Americans are insanely cheap tippers in bad weather.
Here’s a tip: don’t be cheap!
Winter storm Stella is expected to bring more than a foot of snow and wind gusts up to 50 mph in some areas. One look at that, and your sweats-clad, sofa-bound self is going to log right into your GrubHub account.
Let us make a suggestion: Do not scrimp on the tip. You should be tipping between 25-30% “depending on how bad the conditions are and what someone has to maneuver through to get to you,” says Constance Hoffman, the owner of etiquette and professional skills firm Social and Business Graces.
If the delivery requires extreme effort (you live on top of a huge hill, walk up,you’re getting a ton of stuff), you should tip an extra $5 – $10, says Pamela Eyring, the president of the Protocol School of Washington. She adds that it’s also nice to offer them coffee or hot chocolate when they arrive.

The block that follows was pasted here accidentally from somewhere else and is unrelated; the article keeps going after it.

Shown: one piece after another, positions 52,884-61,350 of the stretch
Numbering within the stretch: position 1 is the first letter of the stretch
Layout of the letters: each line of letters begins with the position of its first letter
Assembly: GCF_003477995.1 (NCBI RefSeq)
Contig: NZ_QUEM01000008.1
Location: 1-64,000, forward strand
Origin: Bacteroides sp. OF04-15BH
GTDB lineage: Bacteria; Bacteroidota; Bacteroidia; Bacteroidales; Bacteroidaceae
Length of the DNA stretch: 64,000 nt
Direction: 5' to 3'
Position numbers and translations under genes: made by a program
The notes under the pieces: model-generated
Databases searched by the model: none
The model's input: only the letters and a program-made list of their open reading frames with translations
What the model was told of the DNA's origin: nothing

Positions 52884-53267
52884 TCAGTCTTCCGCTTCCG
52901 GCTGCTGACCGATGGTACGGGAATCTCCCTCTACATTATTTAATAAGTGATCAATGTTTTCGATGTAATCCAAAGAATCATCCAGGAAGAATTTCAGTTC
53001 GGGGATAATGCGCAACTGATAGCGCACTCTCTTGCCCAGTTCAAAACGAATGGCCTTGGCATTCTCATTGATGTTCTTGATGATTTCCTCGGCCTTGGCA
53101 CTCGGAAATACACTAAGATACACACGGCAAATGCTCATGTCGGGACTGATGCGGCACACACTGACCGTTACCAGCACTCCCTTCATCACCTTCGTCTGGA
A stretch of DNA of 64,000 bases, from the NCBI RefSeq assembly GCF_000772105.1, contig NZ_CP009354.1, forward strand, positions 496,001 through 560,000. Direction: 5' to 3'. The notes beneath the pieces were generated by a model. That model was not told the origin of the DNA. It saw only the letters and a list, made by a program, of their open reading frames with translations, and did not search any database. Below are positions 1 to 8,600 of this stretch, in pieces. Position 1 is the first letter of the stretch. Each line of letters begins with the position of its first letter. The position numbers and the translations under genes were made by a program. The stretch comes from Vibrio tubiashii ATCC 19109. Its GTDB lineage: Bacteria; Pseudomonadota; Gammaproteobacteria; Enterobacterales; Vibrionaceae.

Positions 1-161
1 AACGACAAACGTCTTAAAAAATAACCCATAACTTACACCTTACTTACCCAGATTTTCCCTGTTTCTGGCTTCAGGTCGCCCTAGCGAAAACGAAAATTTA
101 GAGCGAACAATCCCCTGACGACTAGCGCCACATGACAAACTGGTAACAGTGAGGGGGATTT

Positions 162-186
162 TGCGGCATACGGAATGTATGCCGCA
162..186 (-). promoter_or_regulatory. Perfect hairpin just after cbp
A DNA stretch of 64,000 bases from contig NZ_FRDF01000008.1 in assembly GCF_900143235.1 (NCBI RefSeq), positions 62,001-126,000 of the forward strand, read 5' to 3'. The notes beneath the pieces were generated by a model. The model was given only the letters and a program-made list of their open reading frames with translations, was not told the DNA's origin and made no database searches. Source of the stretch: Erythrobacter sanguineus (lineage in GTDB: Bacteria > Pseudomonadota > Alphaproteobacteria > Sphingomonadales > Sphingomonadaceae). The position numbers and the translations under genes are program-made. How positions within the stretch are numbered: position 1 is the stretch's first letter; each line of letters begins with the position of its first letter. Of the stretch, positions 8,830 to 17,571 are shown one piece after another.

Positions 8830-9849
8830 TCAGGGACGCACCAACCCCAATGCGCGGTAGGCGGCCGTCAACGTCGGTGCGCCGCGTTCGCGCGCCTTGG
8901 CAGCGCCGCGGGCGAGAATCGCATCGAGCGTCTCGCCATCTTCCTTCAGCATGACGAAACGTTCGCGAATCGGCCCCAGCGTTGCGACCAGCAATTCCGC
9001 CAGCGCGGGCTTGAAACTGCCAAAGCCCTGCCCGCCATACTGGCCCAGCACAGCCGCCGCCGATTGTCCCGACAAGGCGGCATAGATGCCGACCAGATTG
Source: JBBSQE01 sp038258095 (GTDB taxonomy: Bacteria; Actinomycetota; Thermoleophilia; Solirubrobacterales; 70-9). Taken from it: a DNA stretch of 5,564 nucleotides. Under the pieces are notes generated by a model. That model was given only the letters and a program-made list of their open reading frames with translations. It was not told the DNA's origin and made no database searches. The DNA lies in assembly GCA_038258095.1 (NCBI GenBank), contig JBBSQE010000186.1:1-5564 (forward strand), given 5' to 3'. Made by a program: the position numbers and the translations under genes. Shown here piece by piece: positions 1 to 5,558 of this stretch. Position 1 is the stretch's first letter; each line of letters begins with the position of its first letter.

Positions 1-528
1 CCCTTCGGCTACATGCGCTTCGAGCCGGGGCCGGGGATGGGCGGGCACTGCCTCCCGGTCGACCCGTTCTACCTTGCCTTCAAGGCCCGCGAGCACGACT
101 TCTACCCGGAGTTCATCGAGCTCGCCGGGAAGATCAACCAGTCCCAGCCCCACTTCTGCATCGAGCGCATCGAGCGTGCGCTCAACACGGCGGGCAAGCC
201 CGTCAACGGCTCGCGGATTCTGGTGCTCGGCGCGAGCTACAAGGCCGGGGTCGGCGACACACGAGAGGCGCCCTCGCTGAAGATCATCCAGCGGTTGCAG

If past snowstorms are any indication, most of you won’t do this. When the snow dumped down on cities like New York, Washington D.C., Chicago, Philadelphia and Boston, those ordering food never exceeded a 20% tip, according to data from Seamless and Grubhub for past storms in 2015 and earlier this year, reported by Vocativ.
© 2017 Dow Jones & Company, Inc. All Rights Reserved